As a professor with Department of Information Systems, Lacity is also working with faculty to develop a curriculum for undergraduates, including an interdisciplinary minor, as well as a graduate certification program. Since arriving to Walton, she says she receives steady inquiries from students wanting to learn more about blockchain technology. She encourages them to participate in Walton’s annual Blockchain Hackathon, which is held each fall at the University of Arkansas. There, students form problem-solving teams to learn about the technology and take on business-posed challenges.

Lacity comes to Walton from the University of Missouri-St. Louis, where she was Curators’ Distinguished Professor and International Business Fellow. She grew up, however, in Margate City, New Jersey, adjacent to Atlantic City, a popular tourist spot that provided her summer job opportunities. “I grew up with the wrong impression that everyone had a beach nearby,” Lacity says.

She earned her bachelor’s degree in quantitative business analytics from Pennsylvania State University and her Ph.D. in information systems from the University of Houston. In 1992, she joined faculty at the University of Missouri-St. Louis, where she focused on the outsourcing of technology services, from the creation of contracts to their economic impact and managerial aspects. She later shifted her research to robotic process automation, which utilizes software that performs tasks often deemed tedious, like invoice processing, for example, which can free up workers to focus on more interesting work. Automation takes the robot out of the human – something she and her co-author, Leslie Willcocks, London School of Economics professor, point out.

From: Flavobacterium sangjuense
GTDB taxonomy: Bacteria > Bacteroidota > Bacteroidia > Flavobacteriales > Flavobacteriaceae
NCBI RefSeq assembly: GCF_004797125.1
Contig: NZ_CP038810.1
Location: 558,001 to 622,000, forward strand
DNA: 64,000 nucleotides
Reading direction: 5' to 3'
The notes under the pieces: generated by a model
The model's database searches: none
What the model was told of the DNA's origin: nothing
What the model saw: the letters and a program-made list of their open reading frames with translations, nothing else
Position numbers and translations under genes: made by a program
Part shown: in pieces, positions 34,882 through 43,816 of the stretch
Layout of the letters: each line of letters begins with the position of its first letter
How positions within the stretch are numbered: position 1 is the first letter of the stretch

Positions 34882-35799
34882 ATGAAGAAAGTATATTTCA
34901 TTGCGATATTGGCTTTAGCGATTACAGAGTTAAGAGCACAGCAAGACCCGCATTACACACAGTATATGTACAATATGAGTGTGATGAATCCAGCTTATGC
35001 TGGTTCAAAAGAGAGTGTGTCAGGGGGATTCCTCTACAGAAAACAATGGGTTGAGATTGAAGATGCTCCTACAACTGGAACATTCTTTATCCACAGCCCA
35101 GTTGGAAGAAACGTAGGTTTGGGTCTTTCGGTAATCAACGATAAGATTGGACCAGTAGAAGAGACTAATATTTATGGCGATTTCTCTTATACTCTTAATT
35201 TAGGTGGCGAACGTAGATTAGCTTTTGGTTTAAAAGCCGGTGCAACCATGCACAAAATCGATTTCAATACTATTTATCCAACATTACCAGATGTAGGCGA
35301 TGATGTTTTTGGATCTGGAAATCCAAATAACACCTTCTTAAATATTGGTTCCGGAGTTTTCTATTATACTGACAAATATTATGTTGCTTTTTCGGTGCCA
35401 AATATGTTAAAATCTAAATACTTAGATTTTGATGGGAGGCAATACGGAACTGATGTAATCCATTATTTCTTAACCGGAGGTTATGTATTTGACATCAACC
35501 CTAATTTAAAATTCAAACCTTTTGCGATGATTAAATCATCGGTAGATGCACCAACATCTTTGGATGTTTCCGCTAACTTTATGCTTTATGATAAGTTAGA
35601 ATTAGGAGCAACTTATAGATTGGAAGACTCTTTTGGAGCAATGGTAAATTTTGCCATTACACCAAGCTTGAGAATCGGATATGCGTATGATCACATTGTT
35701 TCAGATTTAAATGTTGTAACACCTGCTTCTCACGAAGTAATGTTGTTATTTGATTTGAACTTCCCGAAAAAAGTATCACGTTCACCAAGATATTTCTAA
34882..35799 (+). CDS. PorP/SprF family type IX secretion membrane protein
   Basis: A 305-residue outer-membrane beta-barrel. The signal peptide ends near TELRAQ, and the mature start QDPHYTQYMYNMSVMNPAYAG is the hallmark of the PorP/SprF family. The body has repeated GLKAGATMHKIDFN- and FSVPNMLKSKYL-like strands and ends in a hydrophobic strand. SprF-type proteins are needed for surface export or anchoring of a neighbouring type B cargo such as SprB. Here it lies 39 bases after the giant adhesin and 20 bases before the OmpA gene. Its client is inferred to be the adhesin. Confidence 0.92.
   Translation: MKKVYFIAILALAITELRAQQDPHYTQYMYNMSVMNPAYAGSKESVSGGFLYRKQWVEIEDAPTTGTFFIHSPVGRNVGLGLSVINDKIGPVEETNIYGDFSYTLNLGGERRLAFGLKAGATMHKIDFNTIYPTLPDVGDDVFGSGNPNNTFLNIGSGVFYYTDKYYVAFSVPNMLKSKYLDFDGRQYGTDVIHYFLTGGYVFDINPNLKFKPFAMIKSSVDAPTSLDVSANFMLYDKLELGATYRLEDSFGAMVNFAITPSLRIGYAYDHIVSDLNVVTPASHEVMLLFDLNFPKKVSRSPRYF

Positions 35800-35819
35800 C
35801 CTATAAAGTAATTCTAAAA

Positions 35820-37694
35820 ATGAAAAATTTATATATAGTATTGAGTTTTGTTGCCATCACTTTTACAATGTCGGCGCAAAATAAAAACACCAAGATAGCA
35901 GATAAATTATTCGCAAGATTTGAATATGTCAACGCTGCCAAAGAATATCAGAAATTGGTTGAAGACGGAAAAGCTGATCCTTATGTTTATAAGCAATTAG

With the emergence of blockchain technology, Lacity continues to educate herself while educating others. It’s a continuing process as it is still in the “proof of concepts” stage and most software has not advanced from its first version, she says.